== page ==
Bad Info Follows Every Tragedy. Don’t Fall For It

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Sunday night, a gunman on the 32nd floor of the Mandalay Bay Resort and Casino in Las Vegas fired ammunition into a large crowd at a music concert adjacent to the hotel. At least 58 people were killed and more than 500 were wounded. The gunman, 64-year-old Stephen Paddock, was found dead when law enforcement entered his hotel room. That sums up most of what we know. Any information beyond that? Be very, very careful before you believe it.

It’s an unfortunate reality that every tragedy breeds not just misunderstandings but outright conspiracies and lies. This has always been true, a collision of imperfect information and the impulse to rationalize, to make the previously unthinkable square with what we thought we knew about the world.

You could see it in the aftermath of the Boston Marathon bombing, when Reddit wrongly identified college student Sunil Tripathi as one of the attackers. You could see it during and after Hurricane Sandy upended New York, when Photoshopped images of sharks and a doctored shot of a scuba diver underwater in the Times Square subway station, consumed Twitter.

And you can see it unfolding now, just hours after the Las Vegas shooting. Paddock has already been claimed by and assigned to any number of fringe or terrorist groups. As Buzzfeed points out, message boards like 4chan have already claimed that the Instagram account of an unrelated Stephen Paddock belongs to the shooter. Trolls have coalesced around the notion that the real shooter was another man altogether, a theory that was briefly lent legitimacy when it got a write-up in the conservative-leaning site Gateway Pundit. (They noted also that “he was a fan of Rachel Maddow, People’s Action, Democrats, MoveOn.org, etc…” on Facebook.)

That’s just a sampling. Misinformation has also swirled about Marilou Danley, an initial person of interest who turned out to be out of the country. And as happened in the wake of the Manchester bombing this past May, a number of Twitter accounts are circulating photos of missing “victims” who turn out to be YouTube celebrities, porn stars, and stock-photography models.

Some of these misunderstandings are benign; others are malicious. All meet the same counterproductive ends. The most alarming seek to fit Paddock into a preexisting narrative. The so-called “alt-right” on Twitter has advanced the theory that he was a member of the “antifa,” a group dedicated to fighting perceived acts of fascism. Going in the opposite direction, terrorist group ISIS claimed responsibility for the Las Vegas attack Monday morning, stating that Paddock “converted to Islam a few months ago.” Meanwhile, authorities have said they’ve seen no evidence that ties Paddock to an international terrorist organization.

At some point they may. There may be a thread that clearly explains Stephen Paddock, that brings a blurred horror into focus. They also may not. All that matters, though, is that they haven’t yet. And anyone who claims otherwise—about his motivations, or allegiances, or what specific gun he used, or any of a thousand currently unknown variables—is only making things worse.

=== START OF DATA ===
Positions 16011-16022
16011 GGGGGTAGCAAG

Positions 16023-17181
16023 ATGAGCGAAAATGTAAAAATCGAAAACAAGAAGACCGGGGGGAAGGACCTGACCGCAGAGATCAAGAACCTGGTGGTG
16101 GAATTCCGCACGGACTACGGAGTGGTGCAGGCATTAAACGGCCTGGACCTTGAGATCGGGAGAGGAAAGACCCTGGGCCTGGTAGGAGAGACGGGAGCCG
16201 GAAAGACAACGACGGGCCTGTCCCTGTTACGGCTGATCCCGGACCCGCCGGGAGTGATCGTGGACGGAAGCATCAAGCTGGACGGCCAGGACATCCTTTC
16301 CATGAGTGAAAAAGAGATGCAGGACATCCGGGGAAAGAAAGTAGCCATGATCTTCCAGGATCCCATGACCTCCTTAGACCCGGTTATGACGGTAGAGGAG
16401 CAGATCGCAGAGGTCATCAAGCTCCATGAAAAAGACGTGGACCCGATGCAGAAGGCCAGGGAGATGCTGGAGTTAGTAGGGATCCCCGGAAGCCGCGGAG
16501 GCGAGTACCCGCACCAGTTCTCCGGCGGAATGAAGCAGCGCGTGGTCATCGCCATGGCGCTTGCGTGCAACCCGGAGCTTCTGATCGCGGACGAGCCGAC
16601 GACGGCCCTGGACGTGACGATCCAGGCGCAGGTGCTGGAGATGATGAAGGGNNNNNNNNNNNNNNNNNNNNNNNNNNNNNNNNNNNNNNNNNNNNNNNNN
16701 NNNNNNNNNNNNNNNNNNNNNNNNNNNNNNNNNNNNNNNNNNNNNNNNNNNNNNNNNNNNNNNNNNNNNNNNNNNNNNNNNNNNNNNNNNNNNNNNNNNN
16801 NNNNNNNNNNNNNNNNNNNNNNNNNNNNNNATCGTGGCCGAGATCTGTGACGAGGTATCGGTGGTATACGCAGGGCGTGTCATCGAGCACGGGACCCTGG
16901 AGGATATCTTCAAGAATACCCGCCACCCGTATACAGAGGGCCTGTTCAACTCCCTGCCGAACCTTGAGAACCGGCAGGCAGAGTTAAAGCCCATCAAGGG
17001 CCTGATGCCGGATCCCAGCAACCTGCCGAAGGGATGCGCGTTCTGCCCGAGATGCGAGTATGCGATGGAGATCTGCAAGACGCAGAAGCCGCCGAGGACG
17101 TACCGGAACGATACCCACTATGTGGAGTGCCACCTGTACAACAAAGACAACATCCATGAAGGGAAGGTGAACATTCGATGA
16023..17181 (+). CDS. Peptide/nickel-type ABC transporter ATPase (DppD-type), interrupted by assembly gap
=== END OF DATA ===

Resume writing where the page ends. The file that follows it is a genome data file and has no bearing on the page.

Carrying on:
It feels pat at this point to note that social media exacerbates these problems. That doesn’t make it any less true. And not calling it out when it happens, becoming inured to it, only gets us further away from a ground truth when we need it most.

It’s worth noting, too, that Facebook and Google, already under fire for platforms run amok, both enabled misinformation in small bursts Monday. In its page dedicated to information about the Las Vegas shooting, Facebook included a link both to the incorrect Gateway Pundit story and to an alt-right blogspot page. Google, meanwhile, included a 4chan post in a search related to the shooting. The company says the search result was deleted “within hours.” Algorithms almost certainly surfaced all of these erroneous results, but the companies that created and maintain those algorithms bear the blame, especially when they place outlandish misinformation on even footing with reputable reporting.

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In that spirit, it’s handy to live by Poynter’s rules for breaking news. Be wary of anonymous sources, language like “seeking confirmation,” and wild speculation. If you see an image that looks implausible, or downright impossible, run it through reverse image search (which is to say, just click and drag it over to Google, which will show you where else the photo has appeared).

To that, add one more: Slow down. Listen to what law enforcement has confirmed, not what Twitter has speculated. Trust circumspection ahead of volume. The internet’s great promise is to provide you with as much information as you could ever possibly want. Its great danger is that most of it is junk.

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